Why did you pick Washington University in St. Louis?
I picked WashU mainly for its collaborative environment. I like how everyone here is genuinely nice and friendly, rather than cutthroat or competitive. I can't think of a single rude or unfriendly person I've met during my time here.
Aside from that, I also liked how WashU focuses so much on hands-on work in engineering. In a lot of places, one really only ever learns the "theory" of engineering, but never really gets to use what they've learned until they start an actual job. Here, however, I've already been able to do a ton of cool things with my skills, including working at the Machine Shop and Light Metals Makerspace, both as a part of my classes and also separately as a member of the WU Rocketry team.
Finally, having the opportunity to join the amazing community of Langsdorf Fellows here at WashU really sealed the deal.
What was your favorite course and why?
My favorite course so far is probably MEMS101: Introduction to Mechanical Engineering. It was a super fun class where I got to work with fellow mechanical engineering majors on a bunch of fun projects, culminating in a challenge where we had to shoot rubber ducks over a wall into a swimming pool! My group ended up designing a risky concept, where we used a stomp rocket launcher to shoot the ducks over the wall, but it ended up working out well and we had one of the best scores in the entire class.
Who is your favorite instructor and why?
My favorite instructor so far would probably be Jeff Krampf, who teaches MEMS 101: Introduction to Mechanical Engineering and Mechanical Design. He is a really interesting guy who has a lot of engineering knowledge and know-how, but at the same time is super funny and down-to-earth. He helped to make it a super-fun class that I looked forward to every time I had it.
What advice would you give to a new student?
My top tip to an incoming freshman would be to put yourself out there and meet people. It's definitely overwhelming to be in a new place with people you've never met before, but you shouldn't let that scare you. Take chances, make mistakes, and most of all, remember that everyone else is feeling the same as you. I met my friends here through a chance encounter that I never would have had had I not been willing to face my fears and go introduce myself to them after overhearing them talk about interests that I also shared. You never know — that person you are waiting in line with at the Bear’s Den or sitting next to in class could be your future best friend, and all you need to do is say hello.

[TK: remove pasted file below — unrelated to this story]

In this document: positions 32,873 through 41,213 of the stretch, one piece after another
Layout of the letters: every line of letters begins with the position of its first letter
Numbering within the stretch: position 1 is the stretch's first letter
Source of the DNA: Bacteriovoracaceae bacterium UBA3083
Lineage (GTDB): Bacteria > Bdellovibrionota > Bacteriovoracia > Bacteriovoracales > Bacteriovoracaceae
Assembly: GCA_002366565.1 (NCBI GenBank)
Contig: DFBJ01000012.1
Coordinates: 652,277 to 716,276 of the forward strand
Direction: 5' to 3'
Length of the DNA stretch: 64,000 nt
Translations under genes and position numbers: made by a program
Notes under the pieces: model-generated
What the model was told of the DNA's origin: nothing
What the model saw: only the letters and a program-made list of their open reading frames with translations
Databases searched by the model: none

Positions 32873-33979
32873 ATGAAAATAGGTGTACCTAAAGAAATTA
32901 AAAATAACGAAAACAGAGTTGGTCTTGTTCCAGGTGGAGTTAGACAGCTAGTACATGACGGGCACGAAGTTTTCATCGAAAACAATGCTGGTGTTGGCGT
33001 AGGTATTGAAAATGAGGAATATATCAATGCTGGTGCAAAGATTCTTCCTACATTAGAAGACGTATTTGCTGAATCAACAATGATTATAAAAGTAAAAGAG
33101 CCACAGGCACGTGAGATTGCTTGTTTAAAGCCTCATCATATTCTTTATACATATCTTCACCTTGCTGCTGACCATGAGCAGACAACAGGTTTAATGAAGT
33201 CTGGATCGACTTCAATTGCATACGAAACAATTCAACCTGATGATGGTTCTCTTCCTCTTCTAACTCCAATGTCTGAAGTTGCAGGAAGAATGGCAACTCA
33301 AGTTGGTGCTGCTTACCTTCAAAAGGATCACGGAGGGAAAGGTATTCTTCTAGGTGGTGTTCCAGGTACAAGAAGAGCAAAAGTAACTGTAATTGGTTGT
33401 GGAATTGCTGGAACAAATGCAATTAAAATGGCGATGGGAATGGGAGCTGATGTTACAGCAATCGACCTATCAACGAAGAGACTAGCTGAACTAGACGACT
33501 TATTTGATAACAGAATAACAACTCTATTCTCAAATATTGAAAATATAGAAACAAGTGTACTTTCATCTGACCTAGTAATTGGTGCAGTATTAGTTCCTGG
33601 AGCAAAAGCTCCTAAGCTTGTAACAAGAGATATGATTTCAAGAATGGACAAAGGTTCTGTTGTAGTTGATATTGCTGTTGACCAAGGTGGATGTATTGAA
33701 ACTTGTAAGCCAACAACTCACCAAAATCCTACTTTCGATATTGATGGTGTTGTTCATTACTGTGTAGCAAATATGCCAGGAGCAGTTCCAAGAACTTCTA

Aside from that, make sure to block out time for yourself to relax and rest. One can't keep going at 100 percent forever, so it's important to take time to wind down. Your mind and body will thank you for it.
What is your favorite thing about St. Louis?
My favorite thing about St. Louis is probably the weather. We get a solid mix of seasons here in St. Louis, from warm summers (great for wandering around Forest Park!) to cool winters (with snow, so you can go sledding!), but it never gets too extreme. Plus, for whatever reason, we seem to get very few of those dreary rainy days, which is a plus!
What campus activities or groups would you recommend to a new student?
As a licensed pilot and member of the exec board, I've naturally got to vouch for the Aviation Club. If you've any interest whatsoever in aircraft design, learning to fly or anything else plane-related, definitely check us out!
Are you presently in the workforce or have any work history? If yes, please describe.
Here at WashU, I work as a tour guide for the McKelvey School of Engineering. I'm also applying to become a telescope operator for the Crow Observatory.
What are your plans for the future?
I hope to focus on aerospace engineering as I continue my academic career here at WashU. I'm hoping to do the five-year program, and graduate with a BS in mechanical engineering and a MS in aerospace engineering. From there, I want to get involved in the space industry, specifically at NASA, and help to design the probes, rockets and missions that will help bring humanity back to the Moon, onwards to Mars, and then, one day, to the stars.